News Stories

Not Waving But Drowning

Due to global warming, low-lying Bangladesh may not have much of a future, and if YOU live in a major coastal city (as many of us do), there could be a tsunami in YOUR future. Agricultural researchers think that cities should protect themselves from tsunamis and hurricanes by planting shelterbelts.

In the Independent, Ann McFerran reports that the island of Aralia, which is part of the nation of Bangladesh, is one of the first drowning casualties of climate change. The rising ocean surrounding it has reduced it to about one-fifth of its former size.

The US isn't immune to this kind of problem. Following the devastating aftermath of Hurricane Katrina and the December 2004 tsunami in Southeast Asia, many international planning agencies have searched for ways to prevent such tragedies in the future. Iowa researchers Gene Takle, Mike Chen and Xiaoqing Wu developed a set of guidelines for rebuilding coastal forests. In Thailand, where hundreds of bodies had washed up on the beach after the 2004 tsunami, Takle says, "Much loss of life from this tsunami was attributed to destruction of coastal forests. Villages in India and Southeast Asia that preserved their coastal mangroves suffered far less damage."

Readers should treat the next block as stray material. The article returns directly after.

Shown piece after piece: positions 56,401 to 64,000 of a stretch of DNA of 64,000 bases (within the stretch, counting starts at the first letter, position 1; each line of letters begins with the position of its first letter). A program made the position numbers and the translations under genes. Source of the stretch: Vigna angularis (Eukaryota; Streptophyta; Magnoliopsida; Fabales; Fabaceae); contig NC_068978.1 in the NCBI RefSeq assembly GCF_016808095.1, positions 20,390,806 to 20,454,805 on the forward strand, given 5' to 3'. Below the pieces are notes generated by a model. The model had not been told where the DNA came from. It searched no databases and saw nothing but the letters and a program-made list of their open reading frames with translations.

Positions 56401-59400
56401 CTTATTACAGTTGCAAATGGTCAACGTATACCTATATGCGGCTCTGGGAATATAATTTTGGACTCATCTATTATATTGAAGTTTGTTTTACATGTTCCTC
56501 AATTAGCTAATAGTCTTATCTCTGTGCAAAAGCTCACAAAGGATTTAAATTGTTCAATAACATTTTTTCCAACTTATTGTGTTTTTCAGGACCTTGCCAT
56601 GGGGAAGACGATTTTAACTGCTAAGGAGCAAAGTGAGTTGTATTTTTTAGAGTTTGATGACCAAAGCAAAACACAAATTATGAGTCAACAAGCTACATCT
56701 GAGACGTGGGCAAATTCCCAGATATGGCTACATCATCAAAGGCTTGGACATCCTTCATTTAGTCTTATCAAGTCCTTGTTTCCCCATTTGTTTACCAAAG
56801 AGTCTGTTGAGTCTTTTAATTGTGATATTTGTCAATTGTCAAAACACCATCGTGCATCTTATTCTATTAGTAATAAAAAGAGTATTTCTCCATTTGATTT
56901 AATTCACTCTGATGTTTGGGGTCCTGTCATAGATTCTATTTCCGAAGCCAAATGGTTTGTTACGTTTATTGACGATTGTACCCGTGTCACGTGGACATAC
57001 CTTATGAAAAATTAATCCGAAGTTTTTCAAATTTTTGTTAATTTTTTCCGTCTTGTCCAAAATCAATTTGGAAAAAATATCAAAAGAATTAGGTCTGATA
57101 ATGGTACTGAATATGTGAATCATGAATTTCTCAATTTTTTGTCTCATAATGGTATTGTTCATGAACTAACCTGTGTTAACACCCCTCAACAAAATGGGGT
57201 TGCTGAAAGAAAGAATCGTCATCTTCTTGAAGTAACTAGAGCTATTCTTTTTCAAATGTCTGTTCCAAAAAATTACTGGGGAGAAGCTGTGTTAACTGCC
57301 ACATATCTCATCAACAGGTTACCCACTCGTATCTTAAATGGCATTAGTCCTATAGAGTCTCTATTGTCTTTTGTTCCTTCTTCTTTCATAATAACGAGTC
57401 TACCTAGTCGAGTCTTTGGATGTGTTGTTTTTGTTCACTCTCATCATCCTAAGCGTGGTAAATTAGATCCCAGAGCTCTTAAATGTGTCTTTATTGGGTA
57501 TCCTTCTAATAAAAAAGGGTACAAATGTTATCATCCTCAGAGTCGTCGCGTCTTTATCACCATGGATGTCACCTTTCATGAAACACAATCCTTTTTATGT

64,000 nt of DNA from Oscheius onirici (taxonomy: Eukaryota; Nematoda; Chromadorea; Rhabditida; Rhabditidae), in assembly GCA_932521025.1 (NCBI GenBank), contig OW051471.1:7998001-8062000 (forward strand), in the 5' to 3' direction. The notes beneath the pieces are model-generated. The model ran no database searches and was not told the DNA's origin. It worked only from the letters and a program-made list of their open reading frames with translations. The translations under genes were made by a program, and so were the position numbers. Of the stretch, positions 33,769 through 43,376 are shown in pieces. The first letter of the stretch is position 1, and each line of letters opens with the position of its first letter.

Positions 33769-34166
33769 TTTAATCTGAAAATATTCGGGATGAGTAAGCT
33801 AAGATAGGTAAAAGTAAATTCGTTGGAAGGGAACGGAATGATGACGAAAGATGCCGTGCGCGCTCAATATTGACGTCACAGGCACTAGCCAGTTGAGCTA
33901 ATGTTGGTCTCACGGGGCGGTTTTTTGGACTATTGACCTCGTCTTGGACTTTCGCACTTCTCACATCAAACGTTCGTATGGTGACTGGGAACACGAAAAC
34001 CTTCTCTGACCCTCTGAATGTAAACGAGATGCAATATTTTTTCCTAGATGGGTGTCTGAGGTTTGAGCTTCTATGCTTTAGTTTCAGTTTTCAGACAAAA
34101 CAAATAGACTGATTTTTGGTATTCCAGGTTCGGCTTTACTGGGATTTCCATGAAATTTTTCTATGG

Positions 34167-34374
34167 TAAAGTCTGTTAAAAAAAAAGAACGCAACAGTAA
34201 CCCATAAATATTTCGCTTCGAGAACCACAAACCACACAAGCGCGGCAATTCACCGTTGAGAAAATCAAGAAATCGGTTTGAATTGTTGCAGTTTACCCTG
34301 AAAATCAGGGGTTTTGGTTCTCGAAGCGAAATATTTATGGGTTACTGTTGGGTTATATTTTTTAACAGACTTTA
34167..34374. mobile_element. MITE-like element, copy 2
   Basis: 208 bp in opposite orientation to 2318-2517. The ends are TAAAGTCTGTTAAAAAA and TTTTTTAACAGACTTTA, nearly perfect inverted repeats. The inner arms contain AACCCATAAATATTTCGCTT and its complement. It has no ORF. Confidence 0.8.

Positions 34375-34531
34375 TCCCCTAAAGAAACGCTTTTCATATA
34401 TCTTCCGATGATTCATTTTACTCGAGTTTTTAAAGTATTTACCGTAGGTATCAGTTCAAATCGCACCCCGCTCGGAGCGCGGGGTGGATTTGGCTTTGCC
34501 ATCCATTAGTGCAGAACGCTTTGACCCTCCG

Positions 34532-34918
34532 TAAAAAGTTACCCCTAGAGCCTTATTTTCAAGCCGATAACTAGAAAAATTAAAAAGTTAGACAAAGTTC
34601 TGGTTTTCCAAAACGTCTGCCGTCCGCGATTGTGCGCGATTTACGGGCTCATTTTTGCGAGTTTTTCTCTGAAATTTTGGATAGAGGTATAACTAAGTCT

The team suggests the following: planting trees as close to the sea as possible; using short salt-tolerant and sparse shelters on the seaward edge; using tall species of high wind resistance on the landward side; and leaving gaps between rows and irregularly within the rows to extend the protected zone, but allowing for onshore flow of the cooling sea-breeze in nonhazardous conditions.

We soon may see these type of forest greenbelts rising up on the edges of some of our major US cities.

Art credit: freeimages.co.uk

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